Virtual Learning Takes a Toll on Freshmen

Ella+Notestine%2C+freshmen%2C+completes+her+school+day+at+her+desk.+%22It%27s+hard+to+judge+%5Bthe+MHS+high+school+experience%5D+based+on+four+hours+of+looking+at+a+chromebook%2C%22+Notestine+said.

Media by Marin Ellington

Ella Notestine, freshmen, completes her school day at her desk. “It’s hard to judge [the MHS high school experience] based on four hours of looking at a chromebook,” Notestine said.

For students transitioning from middle school to high school such as freshman Kennedy Payne, an increased workload is to be expected, but the fast pace of classes on a quarter system has added even more.

MHS students returned to school this fall with classes moving much faster to fit in all the subject material within a quarter system. 

“I don’t think I was prepared in the slightest,” Payne said. “I am a lot more anxious now and a little more stressed.” 

Payne also struggles with staying actively engaged in class because she hasn’t met her teachers or classmates anywhere other than through a screen. 

“I honestly don’t feel like I know my teachers at all,” Payne said. “I wish we would have had a day where we just got to know everybody.”  

Beyond the increased workload, a virtual schedule also eliminates the socialization aspect that comes from in-person schooling. Students, such as freshmen Cece Alexander, are dealing with the disappointment of their high school experience falling far short of their expectations.

“I am bummed because high school is supposed to be the best years of your life, and freshmen are missing out on that,” Alexander said. 

Annual events, such as the freshmen social or Homecoming, have been cancelled or postponed due to COVID-19 restrictions, and, for many, the traditional high school experience they expected is not happening.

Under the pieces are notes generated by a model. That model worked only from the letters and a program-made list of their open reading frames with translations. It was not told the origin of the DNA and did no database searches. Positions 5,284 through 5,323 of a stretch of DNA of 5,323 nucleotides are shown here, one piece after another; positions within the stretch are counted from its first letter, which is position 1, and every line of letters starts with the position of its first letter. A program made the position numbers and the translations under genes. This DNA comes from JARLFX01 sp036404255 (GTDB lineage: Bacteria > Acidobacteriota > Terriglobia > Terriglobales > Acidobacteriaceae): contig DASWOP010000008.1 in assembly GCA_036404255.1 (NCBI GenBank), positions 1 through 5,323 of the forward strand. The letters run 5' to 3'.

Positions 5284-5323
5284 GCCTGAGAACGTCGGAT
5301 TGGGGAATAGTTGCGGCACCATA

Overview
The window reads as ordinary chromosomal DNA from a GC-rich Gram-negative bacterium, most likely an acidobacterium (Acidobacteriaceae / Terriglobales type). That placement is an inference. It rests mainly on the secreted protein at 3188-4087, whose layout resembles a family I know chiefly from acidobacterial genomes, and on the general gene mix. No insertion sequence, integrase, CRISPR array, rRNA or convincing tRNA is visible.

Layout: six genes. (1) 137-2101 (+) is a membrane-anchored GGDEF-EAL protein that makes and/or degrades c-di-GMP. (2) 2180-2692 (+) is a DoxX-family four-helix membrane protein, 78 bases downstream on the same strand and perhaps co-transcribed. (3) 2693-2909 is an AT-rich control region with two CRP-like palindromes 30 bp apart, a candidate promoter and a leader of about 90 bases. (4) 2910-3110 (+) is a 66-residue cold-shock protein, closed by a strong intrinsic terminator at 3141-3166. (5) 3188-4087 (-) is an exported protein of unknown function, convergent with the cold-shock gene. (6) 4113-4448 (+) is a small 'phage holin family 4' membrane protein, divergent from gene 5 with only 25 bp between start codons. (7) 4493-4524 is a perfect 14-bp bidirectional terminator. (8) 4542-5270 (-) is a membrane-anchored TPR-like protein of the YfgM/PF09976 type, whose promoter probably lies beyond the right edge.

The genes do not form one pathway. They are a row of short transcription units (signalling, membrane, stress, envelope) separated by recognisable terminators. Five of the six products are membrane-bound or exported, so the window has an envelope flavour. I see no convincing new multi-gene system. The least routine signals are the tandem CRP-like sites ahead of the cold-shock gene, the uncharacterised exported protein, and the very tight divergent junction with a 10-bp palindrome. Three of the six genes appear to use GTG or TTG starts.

Despite the circumstances, however, students are staying positive. 

“My teachers are doing their best in a bad situation, and I think they’re doing well,” Alexander said.

Teachers are not the only ones working to help freshmen students, though. Freshmen Principal Dr. Julie Spurgeon has been staying in contact with her students and working to give them a positive experience despite the circumstances.

The virtual environment, while we can see our kids, doesn’t allow for that natural interaction of the human spirit.”

— Dr. Julie Spurgeon, Freshman Principal

She has implemented “The Freshman Feast” where Zoom meetings are held with a group of roughly 20 freshmen at a time over breakfast or lunch to not only help her get to know them, but to help them get to know each other as well. 

“In a normal school setting, I would have used before school, during lunch, passing periods, classes and after school activities to get to know my freshmen,” Spurgeon said. “Since that wasn’t possible, I decided to do the Freshman Feast.”

Though a lot of effort is being put into communication with students and their families, Dr. Spurgeon is not unaware of the toll virtual learning is taking on some students. 

“The virtual environment, while we can see our kids, doesn’t allow for that natural interaction of the human spirit,” Spurgeon said. “They aren’t experiencing the physical aspects of high school.”

Resource options such as office hours and counseling opportunities are being provided to make up for the lack of face to face communication.

“I’m proud of the Rockwood School District and the curriculum team, along with our staff, for digging in deep and igniting our virtual environment to the best of their ability,” Spurgeon said. “ I will be excited to have the students back in person as will the staff. We truly miss our kids.”